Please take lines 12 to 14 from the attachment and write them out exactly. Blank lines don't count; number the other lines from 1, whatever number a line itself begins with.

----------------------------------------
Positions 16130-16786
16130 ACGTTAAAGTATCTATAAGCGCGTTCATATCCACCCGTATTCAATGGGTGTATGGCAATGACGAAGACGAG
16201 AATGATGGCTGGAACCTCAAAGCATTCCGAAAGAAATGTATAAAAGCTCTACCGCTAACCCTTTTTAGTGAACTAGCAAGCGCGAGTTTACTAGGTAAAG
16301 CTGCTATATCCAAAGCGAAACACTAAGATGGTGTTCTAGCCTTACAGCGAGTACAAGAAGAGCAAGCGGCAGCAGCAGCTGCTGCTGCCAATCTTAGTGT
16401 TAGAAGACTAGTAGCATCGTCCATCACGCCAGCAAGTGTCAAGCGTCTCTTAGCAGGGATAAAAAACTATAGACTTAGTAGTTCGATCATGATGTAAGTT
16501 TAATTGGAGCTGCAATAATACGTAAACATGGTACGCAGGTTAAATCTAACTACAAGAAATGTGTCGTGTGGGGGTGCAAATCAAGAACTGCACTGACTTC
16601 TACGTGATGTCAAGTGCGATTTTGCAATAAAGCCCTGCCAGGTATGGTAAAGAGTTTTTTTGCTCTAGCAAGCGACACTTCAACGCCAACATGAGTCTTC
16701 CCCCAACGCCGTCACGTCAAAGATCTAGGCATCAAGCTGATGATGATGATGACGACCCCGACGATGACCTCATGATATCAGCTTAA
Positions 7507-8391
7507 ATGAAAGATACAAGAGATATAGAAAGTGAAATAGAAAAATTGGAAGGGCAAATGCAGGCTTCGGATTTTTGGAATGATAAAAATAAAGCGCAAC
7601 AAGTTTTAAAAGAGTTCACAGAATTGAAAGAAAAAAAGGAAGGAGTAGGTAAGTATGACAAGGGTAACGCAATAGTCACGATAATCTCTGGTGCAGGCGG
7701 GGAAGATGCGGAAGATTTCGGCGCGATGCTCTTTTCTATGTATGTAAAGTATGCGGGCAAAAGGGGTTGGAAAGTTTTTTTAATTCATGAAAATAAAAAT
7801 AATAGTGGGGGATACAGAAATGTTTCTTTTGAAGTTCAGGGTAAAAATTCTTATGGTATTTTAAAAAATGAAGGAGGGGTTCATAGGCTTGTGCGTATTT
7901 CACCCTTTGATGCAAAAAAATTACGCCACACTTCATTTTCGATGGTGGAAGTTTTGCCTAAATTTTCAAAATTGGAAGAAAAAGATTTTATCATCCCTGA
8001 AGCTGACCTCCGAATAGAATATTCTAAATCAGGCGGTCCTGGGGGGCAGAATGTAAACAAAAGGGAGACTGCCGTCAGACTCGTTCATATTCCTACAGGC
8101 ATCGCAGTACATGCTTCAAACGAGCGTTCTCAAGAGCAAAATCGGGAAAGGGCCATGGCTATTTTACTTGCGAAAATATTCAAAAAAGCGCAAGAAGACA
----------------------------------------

7701 GGAAGATGCGGAAGATTTCGGCGCGATGCTCTTTTCTATGTATGTAAAGTATGCGGGCAAAAGGGGTTGGAAAGTTTTTTTAATTCATGAAAATAAAAAT
7801 AATAGTGGGGGATACAGAAATGTTTCTTTTGAAGTTCAGGGTAAAAATTCTTATGGTATTTTAAAAAATGAAGGAGGGGTTCATAGGCTTGTGCGTATTT
7901 CACCCTTTGATGCAAAAAAATTACGCCACACTTCATTTTCGATGGTGGAAGTTTTGCCTAAATTTTCAAAATTGGAAGAAAAAGATTTTATCATCCCTGA